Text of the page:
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The process of impeachment explained

Donald Trump is officially the first United States president to be impeached twice — so what happens next?

14/01/2021 3:20:00 AM

Donald Trump has become the first US president to be impeached twice and his future now depends on what happens in the Senate.

Donald Trump is officially the first United States president to be impeached twice — so what happens next?

“incitement of insurrection”after he was accused of stoking a mob who forcefully entered Congress on January 6.The article of impeachment states that Mr Trump “repeatedly issued false statements asserting that the presidential election results were fraudulent” and “wilfully made statements to the crowd that encouraged and foreseeably resulted in lawless action at the Capitol”.

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It said Mr Trump “gravely endangered the security of the United States and its institutions of government, threatened the integrity of the democratic system, interfered with the peaceful transition of power, and imperilled a coequal branch of government”.

Themotion for impeachment was supported by 232 representatives, with 197 against. Ten Republicans supported the Democrats, voting against their own party’s President.This has essentially “charged” Mr Trump with a crime, with the vote setting the “articles of impeachment”. headtopics.com

It will be up to the Senate to decide whether to “convict” Mr Trump of a crime and this will require a two-thirds vote.If convicted, Mr Trump would normally be removed from office but because of the tight timeframes the Senate won’t get a chance to make a decision before Mr Trump finishes his term.

RELATED:Donald Trump will serve out the rest of his term. Picture: Brendan Smialowski/AFPSource:Getty ImagesTrump’s most loyal defender now ‘hates’ himThe Senate is not due to meet again until January 19, the day before Democrat Joe Biden’s inauguration on January 20.

Republican Senate leader Mitch McConnell’s office on Wednesday confirmed he will not reconvene the Senate before January 19 so Mr Trump will serve out his term.“Given the rules, procedures and Senate precedents that govern presidential impeachment trials there is simpy no chance that a fair or serious trial could conclude before President-elect Biden is sworn in next week,” Mr McConnell said in a statement after the House voted to impeach the President.

“The Senate has held three presidential impeachment trials. They have lasted 83 days, 37 days and 21 days respectively.”However, even after Mr Trump leaves office, a conviction in the Senate could lead to a decision to bar him from running again in 2024. headtopics.com

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The Senate has previously disqualified some officials from holding public office in the future and there is no appeal.Whether the Senate will decide to convict Mr Trump and block him from running again, is unclear.When Mr Trump was first impeached by the House in 2019 over his dealings with Ukraine, the Senate voted to acquit him.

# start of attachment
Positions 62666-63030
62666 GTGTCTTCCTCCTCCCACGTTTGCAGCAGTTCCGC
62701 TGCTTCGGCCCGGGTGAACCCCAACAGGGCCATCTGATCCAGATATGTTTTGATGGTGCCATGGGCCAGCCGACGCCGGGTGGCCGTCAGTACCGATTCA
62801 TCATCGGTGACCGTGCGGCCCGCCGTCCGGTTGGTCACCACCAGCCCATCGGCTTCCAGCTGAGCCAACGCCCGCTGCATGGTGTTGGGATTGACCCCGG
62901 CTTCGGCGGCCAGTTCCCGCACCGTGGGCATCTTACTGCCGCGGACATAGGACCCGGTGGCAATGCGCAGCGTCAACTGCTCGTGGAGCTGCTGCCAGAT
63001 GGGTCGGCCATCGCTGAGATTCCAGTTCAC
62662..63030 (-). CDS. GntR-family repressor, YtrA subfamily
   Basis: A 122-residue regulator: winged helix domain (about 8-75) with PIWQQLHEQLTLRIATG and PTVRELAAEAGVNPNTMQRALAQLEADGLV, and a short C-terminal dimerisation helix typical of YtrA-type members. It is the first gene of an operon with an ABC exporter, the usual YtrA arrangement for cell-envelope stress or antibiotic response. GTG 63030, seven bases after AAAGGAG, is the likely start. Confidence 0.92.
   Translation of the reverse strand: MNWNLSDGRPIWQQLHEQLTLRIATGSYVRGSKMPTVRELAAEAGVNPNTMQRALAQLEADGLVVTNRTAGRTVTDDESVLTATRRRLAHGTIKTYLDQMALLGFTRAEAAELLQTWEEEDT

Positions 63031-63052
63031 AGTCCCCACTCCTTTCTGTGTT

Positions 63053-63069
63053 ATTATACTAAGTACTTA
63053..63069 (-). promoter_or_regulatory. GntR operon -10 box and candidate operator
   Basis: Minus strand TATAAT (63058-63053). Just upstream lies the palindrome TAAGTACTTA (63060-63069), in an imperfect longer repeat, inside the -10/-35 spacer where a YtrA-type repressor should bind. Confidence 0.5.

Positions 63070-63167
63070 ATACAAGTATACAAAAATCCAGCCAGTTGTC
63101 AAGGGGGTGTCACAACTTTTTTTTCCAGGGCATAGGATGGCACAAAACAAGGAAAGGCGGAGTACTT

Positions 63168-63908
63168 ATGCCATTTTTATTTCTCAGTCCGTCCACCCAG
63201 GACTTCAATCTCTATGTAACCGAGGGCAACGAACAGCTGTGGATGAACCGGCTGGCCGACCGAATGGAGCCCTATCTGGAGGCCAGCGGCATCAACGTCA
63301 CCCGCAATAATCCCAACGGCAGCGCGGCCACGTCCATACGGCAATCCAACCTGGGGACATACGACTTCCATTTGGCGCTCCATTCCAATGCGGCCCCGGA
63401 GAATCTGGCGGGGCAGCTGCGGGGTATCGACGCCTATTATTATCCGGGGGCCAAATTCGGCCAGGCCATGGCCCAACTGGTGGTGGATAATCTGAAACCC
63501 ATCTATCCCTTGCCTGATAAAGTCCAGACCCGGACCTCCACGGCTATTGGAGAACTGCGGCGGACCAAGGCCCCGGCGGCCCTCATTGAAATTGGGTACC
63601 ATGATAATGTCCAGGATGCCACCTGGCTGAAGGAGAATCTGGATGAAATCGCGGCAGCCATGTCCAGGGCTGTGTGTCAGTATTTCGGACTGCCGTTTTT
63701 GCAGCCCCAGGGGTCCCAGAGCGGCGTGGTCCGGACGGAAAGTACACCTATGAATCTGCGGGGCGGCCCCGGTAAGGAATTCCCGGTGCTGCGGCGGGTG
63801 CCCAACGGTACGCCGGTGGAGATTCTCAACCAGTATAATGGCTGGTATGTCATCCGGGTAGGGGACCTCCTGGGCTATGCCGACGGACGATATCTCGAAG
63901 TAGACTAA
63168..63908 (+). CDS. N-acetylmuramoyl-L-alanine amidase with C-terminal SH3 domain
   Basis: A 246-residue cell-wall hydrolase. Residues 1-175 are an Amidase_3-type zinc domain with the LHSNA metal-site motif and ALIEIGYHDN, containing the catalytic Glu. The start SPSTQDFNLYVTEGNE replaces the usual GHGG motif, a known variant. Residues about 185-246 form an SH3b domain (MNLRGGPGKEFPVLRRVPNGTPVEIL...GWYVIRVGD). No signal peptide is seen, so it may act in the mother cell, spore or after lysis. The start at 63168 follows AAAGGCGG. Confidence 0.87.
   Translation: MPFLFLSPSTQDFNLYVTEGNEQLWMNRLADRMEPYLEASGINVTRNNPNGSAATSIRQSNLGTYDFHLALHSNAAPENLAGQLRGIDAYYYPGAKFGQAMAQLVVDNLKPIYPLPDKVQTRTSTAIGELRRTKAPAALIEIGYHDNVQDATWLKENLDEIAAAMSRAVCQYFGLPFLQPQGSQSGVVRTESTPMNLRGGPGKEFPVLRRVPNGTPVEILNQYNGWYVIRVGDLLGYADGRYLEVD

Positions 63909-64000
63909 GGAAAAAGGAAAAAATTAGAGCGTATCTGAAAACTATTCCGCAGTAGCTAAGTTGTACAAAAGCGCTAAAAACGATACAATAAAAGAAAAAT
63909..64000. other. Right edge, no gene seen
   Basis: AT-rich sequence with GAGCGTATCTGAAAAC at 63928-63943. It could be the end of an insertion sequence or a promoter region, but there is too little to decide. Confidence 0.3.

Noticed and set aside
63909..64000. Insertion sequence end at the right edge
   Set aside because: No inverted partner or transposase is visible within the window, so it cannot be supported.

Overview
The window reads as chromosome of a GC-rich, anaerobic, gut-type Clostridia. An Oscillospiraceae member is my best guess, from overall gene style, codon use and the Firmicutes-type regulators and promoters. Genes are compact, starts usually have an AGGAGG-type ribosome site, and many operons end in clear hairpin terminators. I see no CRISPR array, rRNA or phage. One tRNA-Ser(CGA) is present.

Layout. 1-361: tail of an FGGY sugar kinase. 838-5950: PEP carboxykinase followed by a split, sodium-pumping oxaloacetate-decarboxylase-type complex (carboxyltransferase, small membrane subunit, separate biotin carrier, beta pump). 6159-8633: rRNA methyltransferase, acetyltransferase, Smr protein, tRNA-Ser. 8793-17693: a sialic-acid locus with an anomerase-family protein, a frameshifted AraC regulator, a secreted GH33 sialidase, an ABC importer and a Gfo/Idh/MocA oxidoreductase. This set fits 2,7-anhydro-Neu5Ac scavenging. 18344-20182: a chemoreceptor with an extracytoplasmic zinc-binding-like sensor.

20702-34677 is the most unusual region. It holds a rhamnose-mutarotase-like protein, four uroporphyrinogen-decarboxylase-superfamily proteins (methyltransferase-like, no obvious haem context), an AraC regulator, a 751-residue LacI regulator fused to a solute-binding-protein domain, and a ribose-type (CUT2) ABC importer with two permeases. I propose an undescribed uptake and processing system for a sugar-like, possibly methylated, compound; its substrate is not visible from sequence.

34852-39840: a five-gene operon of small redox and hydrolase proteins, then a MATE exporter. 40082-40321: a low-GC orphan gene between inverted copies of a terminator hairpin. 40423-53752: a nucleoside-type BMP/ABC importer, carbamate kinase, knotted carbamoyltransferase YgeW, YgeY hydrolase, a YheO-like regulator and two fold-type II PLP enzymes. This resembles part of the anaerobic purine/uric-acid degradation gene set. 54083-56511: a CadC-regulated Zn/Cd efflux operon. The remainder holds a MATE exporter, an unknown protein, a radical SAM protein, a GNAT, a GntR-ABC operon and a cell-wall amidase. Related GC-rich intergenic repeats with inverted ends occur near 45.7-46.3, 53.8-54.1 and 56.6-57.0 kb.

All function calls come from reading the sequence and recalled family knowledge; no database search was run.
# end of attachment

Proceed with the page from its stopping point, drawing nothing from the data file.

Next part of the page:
This is partly because the Republicans have control of the 100-member Senate. This will change after the inauguration when the numbers will be split 50-50 with the Democrats, and new vice president Kamala Harris will hold the deciding vote.However, an impeachment trial requires two-thirds support (or 67 votes) so support from 17 Republicans will still be needed to convict Mr Trump.

So far no Republicans have said they will support convicting Mr Trump but hopes have been raised with reports in theNew York Times that Mr McConnell, the most powerful Republican in the Senate, believes the President did commit impeachable crimes.RELATED:

Speaker of the House Nancy Pelosi puts down the gravel as she presides over the US House of Representatives vote on the impeachment of Donald Trump on, January 13. Picture: Saul Loeb/AFPSource:AFPDuring the impeachment trial, the Senate will sit as a “High Court of Impeachment” and senators will consider evidence, hear witnesses and then vote to either acquit or convict Mr Trump. headtopics.com

The chief justice of the United States will oversee the trial, and committee from the House, called “managers” will act as prosecutors.Since 1789, about half of Senate impeachment trials have resulted in conviction and removal from office.During the vote to impeach Mr Trump, House Speaker Nancy Pelosi told the chamber that Mr Trump “must go.”

“He is a clear and present danger to the nation that we all love,” she said.Earlier, Democratic politician Ilhan Omar branded Mr Trump a “tyrant,” saying that “for us to able to survive as a functioning democracy there has to be accountability”.But Nancy Mace, a newly-elected Republican congresswoman said that while politicians “need to hold the president accountable”, the speed of the impeachment “poses great questions about the constitutionality”.

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The action against Mr Trump was triggered by his speech to a crowd on the National Mall last week.The President told those gathered that Mr Biden had stolen the presidential election and that they needed to march on Congress and show “strength”.Amped up on weeks of conspiracy theories pushed by Mr Trump, the mob then stormed into the Capitol, fatally wounded one police officer, wrecking furniture and forcing terrified politicians to hide, interrupting a ceremony to put the legal stamp on Mr Biden’s victory.

One protester was shot dead, and three other people died of “medical emergencies”, bringing the toll to five. Read more: news.com.au »

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I turned the word impeachment into a drinking game and I’ve been drunk for a week. More impeachments than terms. So much winning...